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The Way She Looks: A History of Female Gazes in African Portraiture

Photographs from The Walther Collection

September 11 – December 8, 2019
Main Gallery and University Gallery
Guest Curator: Sandrine Colard

Drawn from the extraordinary holdings of The Walther Collection, The Way She Looks revisits the history of African photographic portraiture through the perspectives of women, both as sitters and photographers. Spanning the beginnings of colonial photography on the continent to the present day, the exhibition features contemporary works by female artists, including Yto Barrada, Jodi Bieber, Lebohang Kganye, Zanele Muholi, Grace Ndiritu, and Nontsikelelo “Lolo” Veleko alongside 1950s studio portraits by such important historical figures as Malick Sidibé and Seydou Keïta, and nineteenth-century prints, cartes de visite, postcards, and albums.

  

Events:

Fall Exhibitions Opening Party
Wednesday, September 11 
6 – 8 pm

Curators in Conversation: Sandrine Colard with Julie Crooks
Wednesday, September 25
7 pm

Special Exhibition Tour of The Way She Looks
Wednesday, October 9
6 pm
With Gaëlle Morel and Marieme Lo

Special Exhibition Tour of The Way She Looks
Wednesday, November 13
6 pm
With Gaëlle Morel and Michèle Pearson Clarke

Special Exhibition Tour of The Way She Looks
Wednesday, December 4
6 pm
With Gaëlle Morel and Kenneth Montague

Exhibition Tours
Daily 2:30 pm

All events take place at the Ryerson Image Centre, unless otherwise noted.

 

Organized in collaboration with The Walther Collection, Neu-Ulm, Germany and New York, USA. With generous funding from The Robert Mapplethorpe Foundation, New York. Promotional support provided by Allan Slaight and Emmanuelle Gattuso.

Exhibition Sponsor:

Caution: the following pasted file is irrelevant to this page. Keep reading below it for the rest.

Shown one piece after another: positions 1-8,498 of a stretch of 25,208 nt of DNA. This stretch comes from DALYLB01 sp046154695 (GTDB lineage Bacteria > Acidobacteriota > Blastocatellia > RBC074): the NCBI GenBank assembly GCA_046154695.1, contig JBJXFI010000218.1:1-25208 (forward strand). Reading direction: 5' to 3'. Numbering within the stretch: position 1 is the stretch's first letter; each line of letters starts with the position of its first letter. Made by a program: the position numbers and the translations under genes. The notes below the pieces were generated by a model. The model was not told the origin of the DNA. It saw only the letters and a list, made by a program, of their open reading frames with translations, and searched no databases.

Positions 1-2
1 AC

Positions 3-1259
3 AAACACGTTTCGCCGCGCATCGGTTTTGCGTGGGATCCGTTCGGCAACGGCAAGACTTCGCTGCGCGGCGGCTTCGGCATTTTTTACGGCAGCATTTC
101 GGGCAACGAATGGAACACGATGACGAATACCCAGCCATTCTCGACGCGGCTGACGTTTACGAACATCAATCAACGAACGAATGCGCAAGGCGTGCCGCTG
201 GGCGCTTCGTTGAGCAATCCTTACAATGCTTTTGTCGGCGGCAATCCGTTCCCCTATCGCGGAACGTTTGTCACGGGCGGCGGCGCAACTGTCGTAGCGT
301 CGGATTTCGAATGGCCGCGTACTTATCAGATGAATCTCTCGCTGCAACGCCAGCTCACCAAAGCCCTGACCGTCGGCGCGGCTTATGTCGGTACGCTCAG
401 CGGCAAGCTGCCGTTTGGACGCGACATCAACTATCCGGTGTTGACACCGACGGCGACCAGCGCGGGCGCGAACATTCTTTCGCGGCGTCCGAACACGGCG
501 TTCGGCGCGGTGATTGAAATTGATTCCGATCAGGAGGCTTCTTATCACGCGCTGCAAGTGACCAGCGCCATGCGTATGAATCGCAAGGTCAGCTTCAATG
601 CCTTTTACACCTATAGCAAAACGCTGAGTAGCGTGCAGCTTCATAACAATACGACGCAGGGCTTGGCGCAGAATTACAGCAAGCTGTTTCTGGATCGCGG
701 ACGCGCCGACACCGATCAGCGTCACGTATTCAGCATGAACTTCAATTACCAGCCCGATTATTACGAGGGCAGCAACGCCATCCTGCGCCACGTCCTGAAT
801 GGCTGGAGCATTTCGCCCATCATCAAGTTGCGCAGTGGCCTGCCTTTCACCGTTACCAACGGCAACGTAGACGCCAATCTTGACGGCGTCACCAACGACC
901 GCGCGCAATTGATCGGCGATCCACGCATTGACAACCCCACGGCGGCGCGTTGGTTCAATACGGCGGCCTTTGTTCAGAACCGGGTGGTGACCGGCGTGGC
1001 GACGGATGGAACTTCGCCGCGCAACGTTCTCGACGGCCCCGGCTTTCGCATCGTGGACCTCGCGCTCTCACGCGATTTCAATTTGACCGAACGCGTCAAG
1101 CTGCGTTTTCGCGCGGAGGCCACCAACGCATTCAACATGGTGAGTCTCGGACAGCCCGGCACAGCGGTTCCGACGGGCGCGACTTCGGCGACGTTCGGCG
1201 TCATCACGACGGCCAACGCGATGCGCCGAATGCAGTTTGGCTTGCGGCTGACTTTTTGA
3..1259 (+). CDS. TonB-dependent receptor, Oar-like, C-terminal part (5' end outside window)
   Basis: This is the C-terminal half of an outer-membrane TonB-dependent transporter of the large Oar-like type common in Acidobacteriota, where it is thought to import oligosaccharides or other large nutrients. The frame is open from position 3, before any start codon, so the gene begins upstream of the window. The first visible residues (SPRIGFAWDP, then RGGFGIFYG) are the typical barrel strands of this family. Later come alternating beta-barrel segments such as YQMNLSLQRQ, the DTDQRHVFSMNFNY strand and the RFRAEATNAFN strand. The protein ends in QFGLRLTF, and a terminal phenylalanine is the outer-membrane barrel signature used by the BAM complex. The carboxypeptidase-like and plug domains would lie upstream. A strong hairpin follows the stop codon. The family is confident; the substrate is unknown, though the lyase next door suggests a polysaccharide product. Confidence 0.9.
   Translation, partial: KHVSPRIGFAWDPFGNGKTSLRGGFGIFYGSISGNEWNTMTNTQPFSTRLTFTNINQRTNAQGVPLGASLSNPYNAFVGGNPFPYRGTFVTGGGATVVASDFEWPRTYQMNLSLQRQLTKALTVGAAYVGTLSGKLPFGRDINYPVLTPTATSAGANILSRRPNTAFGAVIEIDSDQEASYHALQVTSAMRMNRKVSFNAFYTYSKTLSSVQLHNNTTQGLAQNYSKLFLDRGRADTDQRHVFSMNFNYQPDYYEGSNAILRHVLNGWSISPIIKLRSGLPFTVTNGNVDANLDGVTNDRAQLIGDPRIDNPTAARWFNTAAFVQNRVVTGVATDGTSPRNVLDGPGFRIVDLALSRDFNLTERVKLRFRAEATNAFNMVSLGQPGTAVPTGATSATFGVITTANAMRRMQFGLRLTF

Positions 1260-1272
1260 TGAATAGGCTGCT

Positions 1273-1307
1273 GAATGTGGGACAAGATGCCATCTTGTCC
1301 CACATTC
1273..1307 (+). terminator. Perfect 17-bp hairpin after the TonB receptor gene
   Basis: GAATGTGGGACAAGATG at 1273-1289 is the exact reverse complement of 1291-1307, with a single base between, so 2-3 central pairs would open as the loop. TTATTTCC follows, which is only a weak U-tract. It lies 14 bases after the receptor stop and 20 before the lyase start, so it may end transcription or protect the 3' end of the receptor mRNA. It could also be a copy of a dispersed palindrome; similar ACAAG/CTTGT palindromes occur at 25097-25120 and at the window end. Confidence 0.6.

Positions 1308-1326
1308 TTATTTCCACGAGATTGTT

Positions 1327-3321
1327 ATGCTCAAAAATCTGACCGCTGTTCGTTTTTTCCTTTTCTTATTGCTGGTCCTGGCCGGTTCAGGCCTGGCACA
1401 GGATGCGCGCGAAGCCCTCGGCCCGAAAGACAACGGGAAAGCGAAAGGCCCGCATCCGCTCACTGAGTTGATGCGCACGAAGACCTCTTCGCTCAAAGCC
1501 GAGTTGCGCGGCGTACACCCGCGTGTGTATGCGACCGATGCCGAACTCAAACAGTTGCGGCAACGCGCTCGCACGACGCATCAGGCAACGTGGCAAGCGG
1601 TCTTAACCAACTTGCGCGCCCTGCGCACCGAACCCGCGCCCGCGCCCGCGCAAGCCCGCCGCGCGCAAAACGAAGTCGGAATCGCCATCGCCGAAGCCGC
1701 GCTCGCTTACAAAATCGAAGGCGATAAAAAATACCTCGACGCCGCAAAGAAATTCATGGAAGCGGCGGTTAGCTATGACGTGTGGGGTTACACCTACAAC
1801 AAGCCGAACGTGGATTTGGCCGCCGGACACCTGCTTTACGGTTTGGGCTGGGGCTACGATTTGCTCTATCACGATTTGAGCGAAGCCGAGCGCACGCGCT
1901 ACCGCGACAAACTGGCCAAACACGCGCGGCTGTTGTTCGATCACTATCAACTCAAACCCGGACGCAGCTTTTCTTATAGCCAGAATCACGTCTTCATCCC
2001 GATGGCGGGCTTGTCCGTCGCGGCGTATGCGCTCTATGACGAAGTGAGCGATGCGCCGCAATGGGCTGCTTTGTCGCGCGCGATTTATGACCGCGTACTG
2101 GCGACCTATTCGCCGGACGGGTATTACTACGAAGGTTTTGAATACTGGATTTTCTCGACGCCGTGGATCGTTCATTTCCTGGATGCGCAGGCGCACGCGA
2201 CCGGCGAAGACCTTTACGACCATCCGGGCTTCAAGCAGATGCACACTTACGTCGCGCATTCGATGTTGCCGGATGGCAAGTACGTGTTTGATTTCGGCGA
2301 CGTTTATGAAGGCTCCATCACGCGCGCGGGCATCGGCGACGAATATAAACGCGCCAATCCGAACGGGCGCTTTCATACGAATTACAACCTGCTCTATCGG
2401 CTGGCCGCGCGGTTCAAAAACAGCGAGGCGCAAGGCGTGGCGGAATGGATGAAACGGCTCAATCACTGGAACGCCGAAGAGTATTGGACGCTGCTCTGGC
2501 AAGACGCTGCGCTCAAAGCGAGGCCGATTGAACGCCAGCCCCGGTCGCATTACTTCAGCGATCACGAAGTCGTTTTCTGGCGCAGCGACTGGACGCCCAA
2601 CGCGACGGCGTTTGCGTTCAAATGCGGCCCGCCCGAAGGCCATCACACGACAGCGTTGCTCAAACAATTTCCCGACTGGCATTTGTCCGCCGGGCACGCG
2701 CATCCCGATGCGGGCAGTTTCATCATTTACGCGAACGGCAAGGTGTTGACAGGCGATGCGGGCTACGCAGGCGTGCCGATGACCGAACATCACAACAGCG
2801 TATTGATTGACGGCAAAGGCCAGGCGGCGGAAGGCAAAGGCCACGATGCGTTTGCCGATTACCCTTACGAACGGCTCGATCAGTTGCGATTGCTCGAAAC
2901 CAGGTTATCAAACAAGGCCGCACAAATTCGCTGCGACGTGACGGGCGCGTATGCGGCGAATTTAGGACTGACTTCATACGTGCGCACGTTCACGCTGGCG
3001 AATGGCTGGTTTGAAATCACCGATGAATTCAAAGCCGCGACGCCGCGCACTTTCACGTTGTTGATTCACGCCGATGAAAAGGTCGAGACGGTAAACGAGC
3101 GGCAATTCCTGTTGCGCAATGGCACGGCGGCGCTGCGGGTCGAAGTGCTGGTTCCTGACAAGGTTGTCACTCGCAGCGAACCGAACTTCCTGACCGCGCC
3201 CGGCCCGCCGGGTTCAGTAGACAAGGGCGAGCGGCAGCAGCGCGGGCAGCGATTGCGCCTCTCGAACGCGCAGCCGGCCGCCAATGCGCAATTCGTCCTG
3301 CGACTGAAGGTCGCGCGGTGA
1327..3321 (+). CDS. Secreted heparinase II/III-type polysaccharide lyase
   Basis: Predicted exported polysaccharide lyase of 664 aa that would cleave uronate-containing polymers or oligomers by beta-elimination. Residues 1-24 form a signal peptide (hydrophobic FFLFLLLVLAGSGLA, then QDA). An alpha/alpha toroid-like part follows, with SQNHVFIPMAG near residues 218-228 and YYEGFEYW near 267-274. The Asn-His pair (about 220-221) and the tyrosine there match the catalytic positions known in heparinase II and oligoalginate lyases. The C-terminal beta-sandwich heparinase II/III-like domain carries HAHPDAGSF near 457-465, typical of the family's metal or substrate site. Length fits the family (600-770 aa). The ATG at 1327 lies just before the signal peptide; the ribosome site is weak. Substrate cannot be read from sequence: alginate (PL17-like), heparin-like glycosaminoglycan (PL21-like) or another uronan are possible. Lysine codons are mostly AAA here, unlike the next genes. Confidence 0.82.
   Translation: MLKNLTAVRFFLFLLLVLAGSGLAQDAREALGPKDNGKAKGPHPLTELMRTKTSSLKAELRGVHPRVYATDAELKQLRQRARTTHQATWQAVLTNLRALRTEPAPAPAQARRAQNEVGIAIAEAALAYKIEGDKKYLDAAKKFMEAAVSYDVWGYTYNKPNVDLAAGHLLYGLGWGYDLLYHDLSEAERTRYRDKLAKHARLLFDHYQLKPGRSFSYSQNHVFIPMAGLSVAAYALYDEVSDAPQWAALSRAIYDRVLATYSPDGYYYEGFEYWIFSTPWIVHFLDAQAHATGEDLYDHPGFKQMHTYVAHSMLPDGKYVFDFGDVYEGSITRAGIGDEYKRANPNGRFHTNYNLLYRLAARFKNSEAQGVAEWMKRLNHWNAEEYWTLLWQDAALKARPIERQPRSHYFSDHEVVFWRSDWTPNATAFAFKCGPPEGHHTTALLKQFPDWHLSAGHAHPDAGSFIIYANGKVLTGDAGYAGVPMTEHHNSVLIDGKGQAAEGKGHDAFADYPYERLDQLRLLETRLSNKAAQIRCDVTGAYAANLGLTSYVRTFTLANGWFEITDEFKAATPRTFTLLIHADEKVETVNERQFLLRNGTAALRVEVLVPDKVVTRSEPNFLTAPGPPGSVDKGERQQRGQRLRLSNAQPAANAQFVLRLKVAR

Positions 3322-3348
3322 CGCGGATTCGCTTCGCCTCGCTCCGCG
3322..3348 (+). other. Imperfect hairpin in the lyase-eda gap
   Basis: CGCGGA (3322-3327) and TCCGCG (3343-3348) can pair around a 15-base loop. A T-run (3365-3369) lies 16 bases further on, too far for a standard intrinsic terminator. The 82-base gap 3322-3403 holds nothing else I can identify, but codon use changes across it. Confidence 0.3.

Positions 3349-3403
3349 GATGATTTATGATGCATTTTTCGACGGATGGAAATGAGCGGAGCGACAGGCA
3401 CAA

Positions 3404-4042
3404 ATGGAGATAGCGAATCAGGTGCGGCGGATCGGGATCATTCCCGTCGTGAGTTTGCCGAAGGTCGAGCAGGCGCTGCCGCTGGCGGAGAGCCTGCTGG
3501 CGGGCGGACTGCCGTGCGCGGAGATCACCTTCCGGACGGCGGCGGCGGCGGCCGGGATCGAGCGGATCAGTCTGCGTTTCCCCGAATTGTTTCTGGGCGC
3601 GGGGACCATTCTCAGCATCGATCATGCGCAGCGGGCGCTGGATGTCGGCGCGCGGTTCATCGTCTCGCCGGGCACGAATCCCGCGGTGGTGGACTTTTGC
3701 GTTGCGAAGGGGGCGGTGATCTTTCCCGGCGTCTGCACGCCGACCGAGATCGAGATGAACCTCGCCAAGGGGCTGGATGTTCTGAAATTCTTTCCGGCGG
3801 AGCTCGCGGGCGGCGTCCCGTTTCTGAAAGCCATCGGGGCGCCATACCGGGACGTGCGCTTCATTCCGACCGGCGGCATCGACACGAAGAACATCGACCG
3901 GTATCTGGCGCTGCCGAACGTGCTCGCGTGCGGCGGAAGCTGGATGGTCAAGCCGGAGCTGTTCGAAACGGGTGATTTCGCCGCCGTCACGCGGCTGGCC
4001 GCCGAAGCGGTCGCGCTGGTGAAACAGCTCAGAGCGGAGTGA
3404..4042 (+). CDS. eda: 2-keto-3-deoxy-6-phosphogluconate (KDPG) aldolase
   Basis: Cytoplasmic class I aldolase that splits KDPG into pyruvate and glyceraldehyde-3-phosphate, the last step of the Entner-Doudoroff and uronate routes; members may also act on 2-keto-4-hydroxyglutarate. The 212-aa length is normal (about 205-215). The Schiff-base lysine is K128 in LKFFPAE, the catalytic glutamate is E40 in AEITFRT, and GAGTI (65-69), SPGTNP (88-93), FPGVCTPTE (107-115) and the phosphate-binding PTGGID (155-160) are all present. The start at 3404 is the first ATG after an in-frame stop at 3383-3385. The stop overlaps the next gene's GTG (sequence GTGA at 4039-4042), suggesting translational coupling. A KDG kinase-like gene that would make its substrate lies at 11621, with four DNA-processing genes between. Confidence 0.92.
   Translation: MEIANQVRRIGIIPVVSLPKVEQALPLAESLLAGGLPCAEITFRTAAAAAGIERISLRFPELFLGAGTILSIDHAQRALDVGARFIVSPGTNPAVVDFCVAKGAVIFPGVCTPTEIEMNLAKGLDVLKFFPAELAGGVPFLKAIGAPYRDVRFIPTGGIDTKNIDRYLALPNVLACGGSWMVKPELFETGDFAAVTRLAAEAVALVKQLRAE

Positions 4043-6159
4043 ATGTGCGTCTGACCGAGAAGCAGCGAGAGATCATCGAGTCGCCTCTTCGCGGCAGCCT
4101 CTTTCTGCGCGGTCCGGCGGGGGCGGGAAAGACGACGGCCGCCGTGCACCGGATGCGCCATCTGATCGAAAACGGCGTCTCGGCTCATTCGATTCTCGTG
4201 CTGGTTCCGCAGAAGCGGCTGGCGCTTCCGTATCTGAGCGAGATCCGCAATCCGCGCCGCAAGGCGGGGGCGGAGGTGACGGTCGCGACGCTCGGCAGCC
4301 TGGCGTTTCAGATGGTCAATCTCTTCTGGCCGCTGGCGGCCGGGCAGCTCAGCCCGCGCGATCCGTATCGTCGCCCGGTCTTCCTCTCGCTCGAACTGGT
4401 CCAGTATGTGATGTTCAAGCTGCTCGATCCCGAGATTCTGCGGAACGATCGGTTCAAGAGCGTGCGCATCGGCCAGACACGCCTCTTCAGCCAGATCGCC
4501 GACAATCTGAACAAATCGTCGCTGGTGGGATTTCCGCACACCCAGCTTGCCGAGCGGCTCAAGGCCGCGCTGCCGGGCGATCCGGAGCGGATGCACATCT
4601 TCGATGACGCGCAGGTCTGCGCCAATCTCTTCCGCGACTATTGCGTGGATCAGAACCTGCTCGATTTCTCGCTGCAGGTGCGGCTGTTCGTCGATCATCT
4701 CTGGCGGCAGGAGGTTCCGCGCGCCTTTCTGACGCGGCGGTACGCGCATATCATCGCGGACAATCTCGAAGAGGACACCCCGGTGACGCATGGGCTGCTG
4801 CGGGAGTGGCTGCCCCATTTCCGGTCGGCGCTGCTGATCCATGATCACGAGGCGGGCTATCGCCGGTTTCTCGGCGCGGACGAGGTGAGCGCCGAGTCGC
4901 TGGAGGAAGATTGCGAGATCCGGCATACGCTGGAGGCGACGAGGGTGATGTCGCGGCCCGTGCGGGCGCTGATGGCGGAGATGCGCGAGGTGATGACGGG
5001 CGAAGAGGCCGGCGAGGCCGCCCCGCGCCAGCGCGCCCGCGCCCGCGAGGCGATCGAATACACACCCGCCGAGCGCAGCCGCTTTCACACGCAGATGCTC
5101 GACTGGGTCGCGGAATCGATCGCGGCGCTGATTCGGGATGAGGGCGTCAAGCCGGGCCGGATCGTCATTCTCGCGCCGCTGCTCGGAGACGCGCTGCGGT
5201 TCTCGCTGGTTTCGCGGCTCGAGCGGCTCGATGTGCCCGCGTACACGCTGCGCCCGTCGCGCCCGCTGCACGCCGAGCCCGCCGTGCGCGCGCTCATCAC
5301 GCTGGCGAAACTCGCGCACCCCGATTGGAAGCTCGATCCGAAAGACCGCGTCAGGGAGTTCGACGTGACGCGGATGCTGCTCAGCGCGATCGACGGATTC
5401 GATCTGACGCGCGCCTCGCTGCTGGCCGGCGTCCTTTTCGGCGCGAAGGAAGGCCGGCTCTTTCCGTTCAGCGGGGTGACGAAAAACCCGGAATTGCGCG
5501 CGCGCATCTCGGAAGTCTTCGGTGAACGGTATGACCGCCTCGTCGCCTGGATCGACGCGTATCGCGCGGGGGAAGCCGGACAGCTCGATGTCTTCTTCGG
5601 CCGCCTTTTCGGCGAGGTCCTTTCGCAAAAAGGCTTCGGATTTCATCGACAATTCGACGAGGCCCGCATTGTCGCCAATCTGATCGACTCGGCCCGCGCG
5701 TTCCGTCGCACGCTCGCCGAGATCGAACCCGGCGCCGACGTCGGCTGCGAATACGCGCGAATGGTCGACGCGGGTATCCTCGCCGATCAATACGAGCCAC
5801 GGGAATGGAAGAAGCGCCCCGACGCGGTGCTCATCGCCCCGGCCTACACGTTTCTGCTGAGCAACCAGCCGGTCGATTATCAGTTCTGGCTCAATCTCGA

Media Sponsors:

Toronto Star
The Walrus
By Blacks logo

Our new podcast, Sightlines, explores the representation of African women in photography through interviews with artists, curators, and collectors. Listen now:

A young black woman in a yellow shirt, army pants, and heels, poses against a green wall, looking directly into the camera
Fig. 1

Nontsikelelo “Lolo” Veleko, Nonkululeko, from the series Beauty is in the Eye of the Beholder, 2003, inkjet print © The artist. Courtesy of the artist and Goodman Gallery, Johannesburg

A black and white portrait of a woman seated, in side profile, with a dangling earring, and a headwrap.
Fig. 2

Alfred Martin Duggan-Cronin, Bakgatla, South Africa, early to mid 20th century, gelatin silver print. Courtesy of The Walther Collection, Stevenson, Cape Town and Johannesburg, and The McGregor Museum, Kimberley

A woman stands in a bare room in white lingerie looking directly at the camera
Fig. 3

Jodi Bieber, Babalwa, from the series Real Beauty, 2008, pigment print © The artist. Courtesy of the artist and Goodman Gallery, Johannesburg

A individual stands on the edge of a field, in red shoes and a black dress.
Fig. 4

Zanele Muholi, Miss D’Vine II, from the series Miss D’vine, 2007, chromogenic print © The artist. Courtesy of the artist and Stevenson, Cape Town and Johannesburg

This early photograph shows a woman seated 
and clothed in a cloak, with two young children on her lap
Fig. 5

Samuel Baylis Barnard, Bushwoman [sic] and Children, South Africa (Portrait of !Kweiten ta //ken), 1874–1875, albumen print mounted on paper. Courtesy of The Walther Collection and Stevenson, Cape Town and Johannesburg

Curator Bio

Sandrine Colard

Sandrine Colard is an art historian, writer and curator based in New York and Brussels. A specialist of modern and contemporary African arts (PhD Columbia University), Colard is a professor at Rutgers University-Newark and has been appointed Artistic Director of the 6th Lubumbashi Biennale 2019, Democratic Republic of Congo (DRC). Colard is working on her book about the history of photography in the DRC (awarded 2019-2020 Ford Foundation Fellowship).

Installation Shots

Fig. 1

The Way She Looks: A History of Female Gazes in African Portraiture. Photographs from The Walther Collection (installation view), 2019 © Larissa Issler, Ryerson Image Centre

Fig. 2

The Way She Looks: A History of Female Gazes in African Portraiture. Photographs from The Walther Collection (installation view), 2019 © Larissa Issler, Ryerson Image Centre

Fig. 3

The Way She Looks: A History of Female Gazes in African Portraiture. Photographs from The Walther Collection (installation view), 2019 © Larissa Issler, Ryerson Image Centre

Sponsors

Exhibition Sponsor:

Media Sponsors:

Our new podcast, Sightlines, explores the representation of African women in photography through interviews with artists, curators, and collectors. Listen now: